Twenty-seven Icelandic Viking skeletons tell a very interesting story.

Irish ancestors? Check your DNA and see if you match.

Ancestors from Hungary or Italy? Take a look. These remains have matches to people in various places throughout Europe.

The Y DNA story is no place near finished. Dr. Miguel Vilar, former Lead Scientist for National Geographic’s Genographic Project provides additional analysis and adds a theory.

Webinars

Y DNA Webinar at Legacy Family Tree Webinars – a 90-minute webinar for those who prefer watching to learn! It’s not free, but you can subscribe here.

Success Stories and Genealogy Discoveries

Almost everyone has their own Y DNA story of discovery. Because the Y DNA follows the surname line, Y DNA testing often helps push those lines back a generation, or two, or four. When STR markers fail to be enough, we can turn to the Big Y-700 test which provides SNP markers down to the very tip of the leaves in the Y DNA tree. Often, but not always, family-defining SNP branches will occur which are much more stable and reliable than STR mutations – although SNPs and STRs should be used together.

Methodologies to find ancestral lines to test, or maybe descendants who have already tested.

DNA testing reveals an unexpected mystery several hundred years old.

When I write each of my “52 Ancestor” stories, I include genetic information, for the ancestor and their descendants, when I can. Jacob was special because, in addition to being able to identify his autosomal DNA, his Y DNA matches the ancient DNA of the Yamnaya people. You can read about his Y DNA story in Jakob Lenz (1748-1821), Vinedresser.

Please feel free to add your success stories in the comments.

What About You?

You never know what you’re going to discover when you test your Y DNA. If you’re a female, you’ll need to find a male that descends from the line you want to test via all males to take the Y DNA test on your behalf. Of course, if you want to test your father’s line, your father, or a brother through that father, or your uncle, your father’s brother, would be good candidates.

What will you be able to discover? Who will the earliest known ancestor with that same surname be among your matches? Will you be able to break down a long-standing brick wall? You’ll never know if you don’t test.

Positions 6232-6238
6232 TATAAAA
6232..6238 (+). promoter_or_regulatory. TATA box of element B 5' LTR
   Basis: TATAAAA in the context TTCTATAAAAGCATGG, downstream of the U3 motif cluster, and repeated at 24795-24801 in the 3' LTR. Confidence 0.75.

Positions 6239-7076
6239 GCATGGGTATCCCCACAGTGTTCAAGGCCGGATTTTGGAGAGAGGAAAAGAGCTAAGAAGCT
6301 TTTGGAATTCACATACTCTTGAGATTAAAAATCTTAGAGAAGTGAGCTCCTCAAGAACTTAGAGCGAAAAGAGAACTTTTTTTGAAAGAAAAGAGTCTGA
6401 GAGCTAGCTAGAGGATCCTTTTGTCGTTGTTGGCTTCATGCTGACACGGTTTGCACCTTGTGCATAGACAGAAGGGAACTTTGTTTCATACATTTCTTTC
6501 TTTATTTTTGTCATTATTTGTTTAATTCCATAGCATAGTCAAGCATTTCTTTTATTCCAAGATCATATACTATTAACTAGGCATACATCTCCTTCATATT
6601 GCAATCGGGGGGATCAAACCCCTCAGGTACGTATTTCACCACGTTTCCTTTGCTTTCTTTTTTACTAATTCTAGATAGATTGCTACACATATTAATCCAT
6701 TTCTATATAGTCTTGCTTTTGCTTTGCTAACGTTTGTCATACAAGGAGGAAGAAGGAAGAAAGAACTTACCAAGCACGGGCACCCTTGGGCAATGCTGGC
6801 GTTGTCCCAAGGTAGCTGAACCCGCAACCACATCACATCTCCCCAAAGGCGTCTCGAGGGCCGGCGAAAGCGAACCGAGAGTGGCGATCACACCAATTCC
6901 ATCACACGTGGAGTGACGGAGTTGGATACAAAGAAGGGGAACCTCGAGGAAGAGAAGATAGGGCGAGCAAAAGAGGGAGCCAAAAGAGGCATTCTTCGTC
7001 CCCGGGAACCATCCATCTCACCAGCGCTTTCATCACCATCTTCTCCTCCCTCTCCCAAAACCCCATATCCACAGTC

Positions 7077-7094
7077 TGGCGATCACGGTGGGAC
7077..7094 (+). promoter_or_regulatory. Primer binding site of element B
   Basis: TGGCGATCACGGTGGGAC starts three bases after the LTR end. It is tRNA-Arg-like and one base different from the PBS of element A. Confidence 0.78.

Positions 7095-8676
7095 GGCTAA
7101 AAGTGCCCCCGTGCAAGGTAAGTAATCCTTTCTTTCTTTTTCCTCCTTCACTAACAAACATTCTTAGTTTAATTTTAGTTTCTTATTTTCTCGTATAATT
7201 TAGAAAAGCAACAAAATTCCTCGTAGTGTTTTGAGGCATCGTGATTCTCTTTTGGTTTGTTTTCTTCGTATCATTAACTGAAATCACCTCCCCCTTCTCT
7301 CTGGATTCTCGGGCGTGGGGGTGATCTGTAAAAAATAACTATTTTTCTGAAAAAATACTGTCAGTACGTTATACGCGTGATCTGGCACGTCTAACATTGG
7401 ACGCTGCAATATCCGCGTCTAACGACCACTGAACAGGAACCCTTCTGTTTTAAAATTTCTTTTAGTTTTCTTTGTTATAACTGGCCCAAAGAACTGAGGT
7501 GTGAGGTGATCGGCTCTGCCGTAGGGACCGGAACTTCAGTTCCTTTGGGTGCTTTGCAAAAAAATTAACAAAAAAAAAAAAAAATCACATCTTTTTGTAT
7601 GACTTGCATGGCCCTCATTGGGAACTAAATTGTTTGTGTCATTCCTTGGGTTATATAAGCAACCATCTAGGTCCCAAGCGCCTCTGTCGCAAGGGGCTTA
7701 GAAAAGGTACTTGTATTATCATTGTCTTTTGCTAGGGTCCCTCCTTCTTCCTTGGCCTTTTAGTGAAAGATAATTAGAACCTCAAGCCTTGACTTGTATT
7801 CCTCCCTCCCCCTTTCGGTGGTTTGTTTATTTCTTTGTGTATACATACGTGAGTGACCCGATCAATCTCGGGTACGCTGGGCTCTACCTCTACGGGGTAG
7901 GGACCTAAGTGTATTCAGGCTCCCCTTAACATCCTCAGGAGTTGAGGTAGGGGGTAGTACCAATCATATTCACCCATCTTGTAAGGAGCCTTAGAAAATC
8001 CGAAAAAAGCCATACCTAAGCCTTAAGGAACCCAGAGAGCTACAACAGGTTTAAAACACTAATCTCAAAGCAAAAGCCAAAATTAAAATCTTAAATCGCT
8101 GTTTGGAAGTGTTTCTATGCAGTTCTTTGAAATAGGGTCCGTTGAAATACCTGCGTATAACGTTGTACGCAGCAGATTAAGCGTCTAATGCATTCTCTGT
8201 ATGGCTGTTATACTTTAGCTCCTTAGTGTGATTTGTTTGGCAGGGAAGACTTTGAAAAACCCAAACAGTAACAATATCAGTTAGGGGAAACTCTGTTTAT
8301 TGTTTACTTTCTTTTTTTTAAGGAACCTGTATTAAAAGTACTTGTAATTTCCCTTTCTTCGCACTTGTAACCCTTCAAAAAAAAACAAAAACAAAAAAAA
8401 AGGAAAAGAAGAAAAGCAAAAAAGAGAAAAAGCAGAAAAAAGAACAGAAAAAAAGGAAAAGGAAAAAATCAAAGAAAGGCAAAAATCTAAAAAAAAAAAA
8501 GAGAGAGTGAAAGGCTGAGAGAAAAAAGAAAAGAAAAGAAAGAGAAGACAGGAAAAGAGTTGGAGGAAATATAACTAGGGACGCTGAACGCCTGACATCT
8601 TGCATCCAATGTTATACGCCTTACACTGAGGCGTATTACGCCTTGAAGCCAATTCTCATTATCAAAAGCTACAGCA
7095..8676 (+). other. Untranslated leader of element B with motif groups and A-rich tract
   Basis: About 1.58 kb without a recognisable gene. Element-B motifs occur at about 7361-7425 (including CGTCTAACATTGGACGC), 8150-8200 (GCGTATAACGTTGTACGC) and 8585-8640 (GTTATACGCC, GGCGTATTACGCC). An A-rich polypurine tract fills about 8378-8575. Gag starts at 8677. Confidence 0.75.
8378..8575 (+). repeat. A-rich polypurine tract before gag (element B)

You can click here to upgrade an existing test or order a Y DNA test.

Share the Love

You can always forward these articles to friends or share by posting links on social media. Who do you know that might be interested?

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Disclosure

I receive a small contribution when you click on some of the links to vendors in my articles. This does NOT increase the price you pay but helps me to keep the lights on and this informational blog free for everyone. Please click on the links in the articles or to the vendors below if you are purchasing products or DNA testing.

Thank you so much.

DNA Purchases and Free Transfers

Genealogy Products and Services

Genealogy Research

Books

Free Y DNA Webinar at Legacy Family Tree Webinars

I just finished recording a new, updated Y DNA webinar, “Wringing Every Drop out of Y DNA” for Legacy Family Tree Webinars and it’s available for viewing now.

This webinar is packed full of information about Y DNA testing. We discuss the difference between STR markers, SNPs and the Big Y test. Of course, the goal is to use these tests in the most advantageous way for genealogy, so I walk you through each step. There’s so much available that sometimes people miss critical pieces!

FamilyTreeDNA provides a wide variety of tools for each tester in addition to advanced matching which combines Y DNA along with the Family Finder autosomal test. Seeing who you match on both tests can help identify your most recent common ancestor! You can order or upgrade to either or both tests, here.

During this 90 minute webinar, I covered several topics.

There’s also a syllabus that includes additional resources.

At the end, I summarized all the information and show you what I’ve done with my own tree, illustrating how useful this type of testing can be, even for women.

No, women can’t test directly, but we can certainly recruit appropriate men for each line or utilize projects to see if our lines have already tested. I provide tips and hints about how to successfully accomplish that too.

Free for a Limited Time

Who doesn’t love FREE???

The “Squeezing Every Drop out of Y DNA” webinar is free to watch right now, and will remain free through Wednesday, October 14, 2020. On the main Legacy Family Tree Webinar page, here, just scroll down to the “Webinar Library – New” area to see everything that’s new and free.